Georg Markgraf, a German astronomer and naturalist, was born Sep. 20, 1610. In 1638, he departed for Brazil to enter the service of Count Johan Maurits of Nassau, who had just taken command of the Dutch sugar colony at Recife. One of Markgraf’s responsibilities was to collect information on the animals of Brazil. This he did, writing short descriptions and commissioning illustrations from life of a host of animals unknown to Europe, such as the howler monkey, the capybara, and the great anteater. Markgraf was then sent to Angola, where he died in 1644, but his zoological manuscripts survived and were edited by Johannes de Laet for inclusion in a folio publication of 1648, Historia naturalis Brasilae, by Willem Piso. The illustrations above are all taken from this book, which we have in our Collections. You will notice that Markgraf’s descriptions are relatively brief and straightforward: “The Brazilian coati is a fox the size of a cat; it has short claws and hands like a monkey,” etc.
The Natural History of Brazil was published about the time Joannes Jonston was compiling his Natural History. We featured Jonston as our Scientist of the Day just last week, where we mentioned that Jonston created a new kind of natural history by limiting himself to brief descriptions and leaving out all the adagial and emblematic baggage that afflicted earlier natural histories, such as that of Ulisse Aldrovandi. Since Jonston read the Natural History of Brazil thoroughly, and included nearly all of Markgraf’s images in his own encyclopedia, it is very possible that Jonston got the idea for his streamlined descriptions from Markgraf as well. In which case, Markgraf deserves more credit than he is commonly afforded as a founder of modern descriptive zoology.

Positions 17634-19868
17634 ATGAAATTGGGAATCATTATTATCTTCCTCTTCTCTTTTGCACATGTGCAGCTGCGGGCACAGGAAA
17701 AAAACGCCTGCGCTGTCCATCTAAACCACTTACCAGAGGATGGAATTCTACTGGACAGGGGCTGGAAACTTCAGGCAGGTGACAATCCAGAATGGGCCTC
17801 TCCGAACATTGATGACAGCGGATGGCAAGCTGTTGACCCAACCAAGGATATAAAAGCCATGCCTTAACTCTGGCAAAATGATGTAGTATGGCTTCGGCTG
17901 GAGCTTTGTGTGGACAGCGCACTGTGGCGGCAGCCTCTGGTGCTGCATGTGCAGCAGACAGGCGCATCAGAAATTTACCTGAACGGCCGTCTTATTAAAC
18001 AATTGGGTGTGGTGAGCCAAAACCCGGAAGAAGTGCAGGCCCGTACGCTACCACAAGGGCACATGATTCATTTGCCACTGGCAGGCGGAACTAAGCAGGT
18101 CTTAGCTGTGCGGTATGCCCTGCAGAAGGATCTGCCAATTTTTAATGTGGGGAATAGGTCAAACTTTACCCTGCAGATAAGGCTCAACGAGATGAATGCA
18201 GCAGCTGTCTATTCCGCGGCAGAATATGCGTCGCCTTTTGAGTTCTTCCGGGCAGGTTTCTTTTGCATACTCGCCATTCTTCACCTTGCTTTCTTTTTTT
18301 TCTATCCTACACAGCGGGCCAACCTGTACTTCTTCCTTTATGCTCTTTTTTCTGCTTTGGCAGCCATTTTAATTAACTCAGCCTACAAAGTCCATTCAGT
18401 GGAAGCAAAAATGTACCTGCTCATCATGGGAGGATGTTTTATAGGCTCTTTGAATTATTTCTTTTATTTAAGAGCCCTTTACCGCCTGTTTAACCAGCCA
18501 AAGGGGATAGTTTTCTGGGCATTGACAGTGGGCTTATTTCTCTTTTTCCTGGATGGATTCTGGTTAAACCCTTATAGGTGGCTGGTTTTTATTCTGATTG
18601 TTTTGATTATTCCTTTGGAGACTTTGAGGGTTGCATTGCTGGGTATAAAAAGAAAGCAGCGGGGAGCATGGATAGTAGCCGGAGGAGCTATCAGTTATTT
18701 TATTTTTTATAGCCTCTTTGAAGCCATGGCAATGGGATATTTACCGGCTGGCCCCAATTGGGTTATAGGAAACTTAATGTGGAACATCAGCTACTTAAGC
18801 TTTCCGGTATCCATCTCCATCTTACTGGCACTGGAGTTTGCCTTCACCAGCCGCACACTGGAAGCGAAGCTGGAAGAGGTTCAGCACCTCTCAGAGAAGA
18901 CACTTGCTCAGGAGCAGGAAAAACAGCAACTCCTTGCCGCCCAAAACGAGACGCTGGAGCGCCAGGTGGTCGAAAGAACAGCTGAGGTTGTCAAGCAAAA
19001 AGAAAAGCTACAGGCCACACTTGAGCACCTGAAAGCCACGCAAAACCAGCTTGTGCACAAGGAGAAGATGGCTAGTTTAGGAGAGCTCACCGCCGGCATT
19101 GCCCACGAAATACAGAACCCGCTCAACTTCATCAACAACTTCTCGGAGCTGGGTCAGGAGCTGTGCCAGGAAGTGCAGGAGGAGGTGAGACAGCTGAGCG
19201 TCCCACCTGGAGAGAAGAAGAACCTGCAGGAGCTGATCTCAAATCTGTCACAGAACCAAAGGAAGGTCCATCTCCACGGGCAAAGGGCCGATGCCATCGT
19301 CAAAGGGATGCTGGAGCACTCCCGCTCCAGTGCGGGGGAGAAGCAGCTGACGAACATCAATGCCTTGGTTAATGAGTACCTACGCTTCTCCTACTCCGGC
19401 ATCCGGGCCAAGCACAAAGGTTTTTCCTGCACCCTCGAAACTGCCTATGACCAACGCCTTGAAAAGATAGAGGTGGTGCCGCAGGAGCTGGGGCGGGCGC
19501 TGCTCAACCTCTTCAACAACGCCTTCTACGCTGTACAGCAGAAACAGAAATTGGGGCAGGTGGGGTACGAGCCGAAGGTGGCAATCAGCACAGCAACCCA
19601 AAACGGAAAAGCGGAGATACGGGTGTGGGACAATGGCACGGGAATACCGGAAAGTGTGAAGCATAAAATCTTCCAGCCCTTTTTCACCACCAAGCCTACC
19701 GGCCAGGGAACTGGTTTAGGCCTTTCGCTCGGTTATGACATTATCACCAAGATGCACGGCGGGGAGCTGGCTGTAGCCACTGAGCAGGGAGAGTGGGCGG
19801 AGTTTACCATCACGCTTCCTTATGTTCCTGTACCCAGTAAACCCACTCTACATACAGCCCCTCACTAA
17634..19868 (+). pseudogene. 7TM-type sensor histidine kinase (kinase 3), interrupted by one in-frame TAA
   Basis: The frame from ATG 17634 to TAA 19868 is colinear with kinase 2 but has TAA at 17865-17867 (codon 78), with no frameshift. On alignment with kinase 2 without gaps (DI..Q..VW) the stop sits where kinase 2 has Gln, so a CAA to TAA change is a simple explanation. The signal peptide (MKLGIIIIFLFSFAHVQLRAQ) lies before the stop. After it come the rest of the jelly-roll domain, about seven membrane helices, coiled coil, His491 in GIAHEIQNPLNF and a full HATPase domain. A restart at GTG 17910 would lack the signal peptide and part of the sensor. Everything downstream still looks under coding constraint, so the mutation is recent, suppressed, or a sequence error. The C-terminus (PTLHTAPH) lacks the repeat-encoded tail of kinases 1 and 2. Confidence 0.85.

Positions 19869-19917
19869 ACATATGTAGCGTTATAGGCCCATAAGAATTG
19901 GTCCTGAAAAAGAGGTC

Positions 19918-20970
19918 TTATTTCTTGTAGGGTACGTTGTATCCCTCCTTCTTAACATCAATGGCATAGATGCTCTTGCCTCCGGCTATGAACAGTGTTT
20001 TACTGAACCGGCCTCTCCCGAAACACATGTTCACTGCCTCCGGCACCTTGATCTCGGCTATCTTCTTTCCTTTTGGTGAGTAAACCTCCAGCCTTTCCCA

The images above depict, in order: a great anteater (detail); a howler monkey and coati; a peccary and capybara; a cavy, paca, and agouti; a tapir and a tajacu; and the engraved title page (with a sloth climbing a tree). We exhibited the Natural History of Brazil in our 2009 exhibition, The Grandeur of Life.
Dr. William B. Ashworth, Jr., Consultant for the History of Science, Linda Hall Library and Associate Professor, Department of History, University of Missouri-Kansas City. Comments or corrections are welcome; please direct to email@example.com.